To determine whether alterations in p27-CDK interactions are involved in the delayed cell cycle entry of CDK4−/− cells, we measured the amounts of CDKs bound to p27 in cells 18 h after serum stimulation by immunoprecipitation, followed by immunoblotting (Fig. (Fig.8a).8a). Wild-type cells showed a substantial amount of CDK4 in complex with p27, while no CDK4 was detected in complex with p27 in CDK4−/− cells. We detected increases in the amounts of CDK2 and CDK6 bound to p27 in serum-stimulated CDK4−/− cells, by 2.0- and 3.4-fold, respectively, compared with those in wild-type cells. In particular, two forms of CDK2 with different electrophoretic migrations were detected in the p27-associated complex from CDK4-null cells, whereas only the faster-migrating form of CDK2 bound to p27 in wild-type cells. Previous studies suggested that the faster-migrating form of CDK2 is phosphorylated on the Thr-160 residue by CDK-activating kinase (CAK) (17). These results suggest that p27 in CDK4-null cells may bind not only CAK-phosphorylated cyclin E-CDK2 complexes but also newly associated complexes that have not been phosphorylated by CAK. To further determine whether a larger amount of p27 is associated with cyclin E-CDK2 in serum-stimulated CDK4−/− fibroblasts than in wild-type cells, we measured the amounts of p27 in the cyclin E immunoprecipitates from cell lysates prepared 18 h after serum stimulation. The amount of p27 associated with cyclin E was 2.4-fold greater in CDK4−/− cells than in CDK4+/+ cells, although similar amounts of cyclin E are expressed (Fig. (Fig.8b8b and c). These results suggest that the elimination of CDK4 results in the association of more p27 protein with cyclin E-CDK2 and cyclin D-CDK6 complexes.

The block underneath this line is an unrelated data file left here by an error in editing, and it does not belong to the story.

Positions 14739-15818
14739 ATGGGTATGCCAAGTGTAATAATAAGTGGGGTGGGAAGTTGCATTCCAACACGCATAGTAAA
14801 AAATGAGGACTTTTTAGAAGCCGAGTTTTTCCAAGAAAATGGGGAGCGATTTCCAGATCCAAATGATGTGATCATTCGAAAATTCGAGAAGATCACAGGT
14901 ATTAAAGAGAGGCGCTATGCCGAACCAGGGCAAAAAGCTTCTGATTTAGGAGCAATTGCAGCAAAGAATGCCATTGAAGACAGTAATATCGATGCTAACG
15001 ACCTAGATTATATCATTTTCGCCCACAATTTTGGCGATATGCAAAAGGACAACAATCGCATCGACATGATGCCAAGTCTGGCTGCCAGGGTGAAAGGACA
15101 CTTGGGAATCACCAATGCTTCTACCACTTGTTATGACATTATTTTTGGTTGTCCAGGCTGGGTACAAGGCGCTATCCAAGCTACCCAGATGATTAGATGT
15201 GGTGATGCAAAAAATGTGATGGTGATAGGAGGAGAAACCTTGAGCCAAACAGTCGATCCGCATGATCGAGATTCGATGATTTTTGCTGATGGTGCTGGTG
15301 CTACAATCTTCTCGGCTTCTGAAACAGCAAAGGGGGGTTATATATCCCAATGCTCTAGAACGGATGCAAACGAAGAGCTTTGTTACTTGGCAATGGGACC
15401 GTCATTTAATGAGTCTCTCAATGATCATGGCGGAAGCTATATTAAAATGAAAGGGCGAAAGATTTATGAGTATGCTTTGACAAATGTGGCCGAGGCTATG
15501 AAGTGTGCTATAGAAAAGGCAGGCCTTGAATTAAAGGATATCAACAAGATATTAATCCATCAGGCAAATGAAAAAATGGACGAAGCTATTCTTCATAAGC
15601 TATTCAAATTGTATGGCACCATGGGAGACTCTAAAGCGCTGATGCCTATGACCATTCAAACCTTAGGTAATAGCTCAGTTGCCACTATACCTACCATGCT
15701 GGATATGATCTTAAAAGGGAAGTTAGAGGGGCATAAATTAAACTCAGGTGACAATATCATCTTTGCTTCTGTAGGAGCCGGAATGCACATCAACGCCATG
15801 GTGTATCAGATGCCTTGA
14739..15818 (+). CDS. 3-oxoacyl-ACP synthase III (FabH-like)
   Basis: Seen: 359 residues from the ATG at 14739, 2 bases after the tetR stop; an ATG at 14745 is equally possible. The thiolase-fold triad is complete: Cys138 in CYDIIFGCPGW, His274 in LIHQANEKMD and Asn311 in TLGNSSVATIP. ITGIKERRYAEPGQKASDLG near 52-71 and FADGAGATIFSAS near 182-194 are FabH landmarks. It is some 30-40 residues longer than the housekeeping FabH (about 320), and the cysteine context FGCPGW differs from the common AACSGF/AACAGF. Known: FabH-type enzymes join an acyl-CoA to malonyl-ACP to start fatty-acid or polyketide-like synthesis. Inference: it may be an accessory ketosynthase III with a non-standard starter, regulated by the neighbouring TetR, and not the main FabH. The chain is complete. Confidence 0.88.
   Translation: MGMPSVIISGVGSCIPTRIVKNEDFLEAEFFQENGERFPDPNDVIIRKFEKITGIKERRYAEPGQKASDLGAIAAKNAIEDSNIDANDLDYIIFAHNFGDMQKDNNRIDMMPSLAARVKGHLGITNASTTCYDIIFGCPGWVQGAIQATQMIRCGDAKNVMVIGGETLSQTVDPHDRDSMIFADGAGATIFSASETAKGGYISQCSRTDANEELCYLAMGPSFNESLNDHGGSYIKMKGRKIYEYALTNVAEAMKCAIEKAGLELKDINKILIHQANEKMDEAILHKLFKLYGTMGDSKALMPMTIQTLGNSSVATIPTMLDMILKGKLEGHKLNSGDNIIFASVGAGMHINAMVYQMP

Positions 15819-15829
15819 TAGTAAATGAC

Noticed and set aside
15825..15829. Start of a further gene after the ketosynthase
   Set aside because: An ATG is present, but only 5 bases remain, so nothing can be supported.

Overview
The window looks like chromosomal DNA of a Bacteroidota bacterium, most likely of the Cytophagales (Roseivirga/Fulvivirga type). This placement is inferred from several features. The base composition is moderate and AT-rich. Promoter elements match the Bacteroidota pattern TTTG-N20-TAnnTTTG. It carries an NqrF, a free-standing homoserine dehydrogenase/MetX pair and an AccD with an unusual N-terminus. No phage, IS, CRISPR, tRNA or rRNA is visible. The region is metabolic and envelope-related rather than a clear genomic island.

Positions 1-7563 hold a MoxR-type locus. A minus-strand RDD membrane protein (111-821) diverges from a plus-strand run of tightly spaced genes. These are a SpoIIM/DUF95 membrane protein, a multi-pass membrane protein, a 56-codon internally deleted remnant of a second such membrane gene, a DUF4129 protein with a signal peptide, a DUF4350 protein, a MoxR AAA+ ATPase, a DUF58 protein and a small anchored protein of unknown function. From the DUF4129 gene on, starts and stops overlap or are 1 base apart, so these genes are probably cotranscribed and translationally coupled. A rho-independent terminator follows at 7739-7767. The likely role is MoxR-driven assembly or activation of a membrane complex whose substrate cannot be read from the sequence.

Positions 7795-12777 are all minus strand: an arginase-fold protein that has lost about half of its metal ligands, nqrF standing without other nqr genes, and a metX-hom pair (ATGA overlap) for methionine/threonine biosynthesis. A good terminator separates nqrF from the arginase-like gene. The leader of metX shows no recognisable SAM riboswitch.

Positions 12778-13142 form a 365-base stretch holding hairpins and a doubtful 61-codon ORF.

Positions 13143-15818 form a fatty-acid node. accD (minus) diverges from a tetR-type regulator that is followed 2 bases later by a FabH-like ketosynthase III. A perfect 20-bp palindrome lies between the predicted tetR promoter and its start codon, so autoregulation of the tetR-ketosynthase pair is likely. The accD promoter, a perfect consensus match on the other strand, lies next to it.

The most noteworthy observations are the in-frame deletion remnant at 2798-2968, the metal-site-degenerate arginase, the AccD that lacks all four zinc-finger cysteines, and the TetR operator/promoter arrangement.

To further determine whether enhanced activity of p27 to bind cyclin E-CDK2 plays a significant role in the delayed cell cycle entry of CDK4-null fibroblasts, we examined fibroblasts from mouse embryos lacking both CDK4 and p27, which we generated by crossbreeding between the CDK4- and p27-deficient mouse strains (25). In the presence of 10% FBS, all cell types examined, such as CDK4−/− p27+/+, CDK4+/+ p27−/−, CDK4−/− p27−/−, and CDK4+/+ p27−/−, displayed similar patterns of cell cycle distribution, according to the double staining with BrdU and propidium iodide (data not shown). After serum starvation and restimulation, CDK4−/− p27−/− cells, which lacked both CDK4 and p27, entered S phase with only a modest delay compared to the time to entry of wild-type cells (Fig. (Fig.9).9). This contrasted sharply with the marked delay of CDK4−/− p27+/+ cells. In addition, CDK4+/+ p27−/− cells entered S phase with similar or slightly accelerated kinetics compared with those of wild-type cells. These observations that the elimination of p27 substantially restored the kinetics of cell cycle entry in CDK4-null cells suggest that the rate-limiting function of CDK4 for the G0-S transition depends at least partly on its activity in sequestering p27.